A rigorous treatment of dynamical electron correlation in crystalline solids is one of the main challenges in today's materials quantum chemistry and theoretical solid state physics. In this study, we address this problem by using the local correlation approach and exploring a variety of methods, ranging from the full periodic treatment through embedded fragments to finite clusters. Apart from the computational advantages, the direct-space local representation for the occupied space allows one to partition the system into fragments and thus forms a natural basis for a hierarchy of embedding models. Furthermore, a subset of localized orbitals in a cluster or a fragment can be chosen to mimic the unit cell of the reference periodic system. Introduction of such subsets allows one to define a formal quantity “the correlation energy per unit cell”, which is directly related to the correlation energy per unit cell in the crystal. The orbital pairs, where neither of the two localized orbital indices belongs to the “unit cell” do not explicitly contribute to the “energy per cell”: Their role is to provide correlated embedding via the couplings in the amplitude equations. The periodic, fragment and finite-cluster approaches can be combined in a form of high precision computational protocols, where progressively higher-level corrections are evaluated using lower-level embedding models. We apply these techniques to investigate the importance of Coulomb screening in dispersively interacting systems on the examples of the phosphorene bilayer and the adsorption of water on 2D silica.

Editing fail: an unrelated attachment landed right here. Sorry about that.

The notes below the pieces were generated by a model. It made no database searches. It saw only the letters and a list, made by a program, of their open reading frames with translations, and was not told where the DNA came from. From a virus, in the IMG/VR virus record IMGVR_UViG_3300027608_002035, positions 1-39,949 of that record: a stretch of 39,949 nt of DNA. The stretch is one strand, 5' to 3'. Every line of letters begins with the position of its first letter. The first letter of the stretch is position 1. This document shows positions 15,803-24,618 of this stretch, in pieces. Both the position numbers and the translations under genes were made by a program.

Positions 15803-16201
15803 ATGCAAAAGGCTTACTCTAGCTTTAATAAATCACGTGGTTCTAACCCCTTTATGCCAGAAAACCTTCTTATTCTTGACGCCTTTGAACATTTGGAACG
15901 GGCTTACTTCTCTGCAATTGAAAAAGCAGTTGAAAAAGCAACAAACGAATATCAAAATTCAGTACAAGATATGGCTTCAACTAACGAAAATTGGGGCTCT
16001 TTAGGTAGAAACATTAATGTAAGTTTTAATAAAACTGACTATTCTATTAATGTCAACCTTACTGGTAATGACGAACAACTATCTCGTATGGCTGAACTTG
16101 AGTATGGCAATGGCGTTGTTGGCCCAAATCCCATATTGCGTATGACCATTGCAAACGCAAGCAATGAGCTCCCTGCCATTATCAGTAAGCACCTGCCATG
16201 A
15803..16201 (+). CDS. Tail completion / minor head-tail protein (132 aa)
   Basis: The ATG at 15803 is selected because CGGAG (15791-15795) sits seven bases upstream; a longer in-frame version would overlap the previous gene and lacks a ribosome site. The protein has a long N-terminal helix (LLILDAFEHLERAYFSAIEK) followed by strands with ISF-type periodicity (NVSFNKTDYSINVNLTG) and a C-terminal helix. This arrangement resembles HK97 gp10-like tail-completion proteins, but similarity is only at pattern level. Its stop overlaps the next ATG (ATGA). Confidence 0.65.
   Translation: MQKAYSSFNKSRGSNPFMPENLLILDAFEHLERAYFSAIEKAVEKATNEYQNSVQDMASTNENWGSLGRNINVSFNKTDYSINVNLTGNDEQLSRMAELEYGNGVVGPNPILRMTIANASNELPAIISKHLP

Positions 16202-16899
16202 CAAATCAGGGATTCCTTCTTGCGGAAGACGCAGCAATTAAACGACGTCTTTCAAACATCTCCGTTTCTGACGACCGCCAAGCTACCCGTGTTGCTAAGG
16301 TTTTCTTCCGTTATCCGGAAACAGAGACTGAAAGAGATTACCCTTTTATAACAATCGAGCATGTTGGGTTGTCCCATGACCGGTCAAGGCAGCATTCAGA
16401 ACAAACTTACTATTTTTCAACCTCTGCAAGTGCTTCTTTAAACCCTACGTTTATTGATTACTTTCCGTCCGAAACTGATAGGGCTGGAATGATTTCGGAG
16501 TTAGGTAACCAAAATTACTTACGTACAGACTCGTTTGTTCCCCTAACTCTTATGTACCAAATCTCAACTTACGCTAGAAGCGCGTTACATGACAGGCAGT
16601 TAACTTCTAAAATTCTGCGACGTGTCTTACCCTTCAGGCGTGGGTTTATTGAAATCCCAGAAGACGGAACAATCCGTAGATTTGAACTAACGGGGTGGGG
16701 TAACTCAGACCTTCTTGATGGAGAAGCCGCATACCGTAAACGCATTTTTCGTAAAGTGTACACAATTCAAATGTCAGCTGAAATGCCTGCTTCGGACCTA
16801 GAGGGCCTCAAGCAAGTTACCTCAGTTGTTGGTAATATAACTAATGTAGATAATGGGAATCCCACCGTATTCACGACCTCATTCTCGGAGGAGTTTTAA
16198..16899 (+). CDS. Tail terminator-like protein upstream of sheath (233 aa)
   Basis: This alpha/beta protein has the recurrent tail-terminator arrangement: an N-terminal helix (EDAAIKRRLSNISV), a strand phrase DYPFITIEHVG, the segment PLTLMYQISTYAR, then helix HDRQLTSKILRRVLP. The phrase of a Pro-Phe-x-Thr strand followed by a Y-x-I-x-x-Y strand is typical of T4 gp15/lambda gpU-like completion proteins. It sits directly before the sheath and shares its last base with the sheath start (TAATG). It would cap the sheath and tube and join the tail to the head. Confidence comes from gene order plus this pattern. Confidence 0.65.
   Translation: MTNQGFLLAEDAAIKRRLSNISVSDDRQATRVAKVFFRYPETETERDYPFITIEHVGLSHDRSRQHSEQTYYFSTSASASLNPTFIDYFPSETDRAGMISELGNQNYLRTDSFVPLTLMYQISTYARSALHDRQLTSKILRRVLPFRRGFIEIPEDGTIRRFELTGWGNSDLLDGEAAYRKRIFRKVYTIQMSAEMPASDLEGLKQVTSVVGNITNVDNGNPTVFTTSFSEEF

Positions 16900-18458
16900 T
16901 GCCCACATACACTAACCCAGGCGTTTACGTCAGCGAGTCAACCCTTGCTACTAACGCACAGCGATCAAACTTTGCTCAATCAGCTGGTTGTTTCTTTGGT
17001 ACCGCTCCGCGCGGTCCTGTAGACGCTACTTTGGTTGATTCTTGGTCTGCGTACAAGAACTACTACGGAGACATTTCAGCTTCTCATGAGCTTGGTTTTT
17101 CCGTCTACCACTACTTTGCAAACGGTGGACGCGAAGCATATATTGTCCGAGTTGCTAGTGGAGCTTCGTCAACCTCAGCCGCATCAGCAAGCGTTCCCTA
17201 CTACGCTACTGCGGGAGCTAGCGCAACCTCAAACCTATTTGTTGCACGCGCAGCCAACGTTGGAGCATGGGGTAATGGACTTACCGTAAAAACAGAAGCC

Periodic and fragment models based on the local correlation approach

Maschio, Lorenzo;
2018

Abstract

A rigorous treatment of dynamical electron correlation in crystalline solids is one of the main challenges in today's materials quantum chemistry and theoretical solid state physics. In this study, we address this problem by using the local correlation approach and exploring a variety of methods, ranging from the full periodic treatment through embedded fragments to finite clusters. Apart from the computational advantages, the direct-space local representation for the occupied space allows one to partition the system into fragments and thus forms a natural basis for a hierarchy of embedding models. Furthermore, a subset of localized orbitals in a cluster or a fragment can be chosen to mimic the unit cell of the reference periodic system. Introduction of such subsets allows one to define a formal quantity “the correlation energy per unit cell”, which is directly related to the correlation energy per unit cell in the crystal. The orbital pairs, where neither of the two localized orbital indices belongs to the “unit cell” do not explicitly contribute to the “energy per cell”: Their role is to provide correlated embedding via the couplings in the amplitude equations. The periodic, fragment and finite-cluster approaches can be combined in a form of high precision computational protocols, where progressively higher-level corrections are evaluated using lower-level embedding models. We apply these techniques to investigate the importance of Coulomb screening in dispersively interacting systems on the examples of the phosphorene bilayer and the adsorption of water on 2D silica.
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http://onlinelibrary.wiley.com/doi/10.1002/wcms.1357/abstract#footer-article-info
Usvyat, Denis; Maschio, Lorenzo; Schütz, Martin
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Utilizza questo identificativo per citare o creare un link a questo documento: http://hdl.handle.net/2318/1659626
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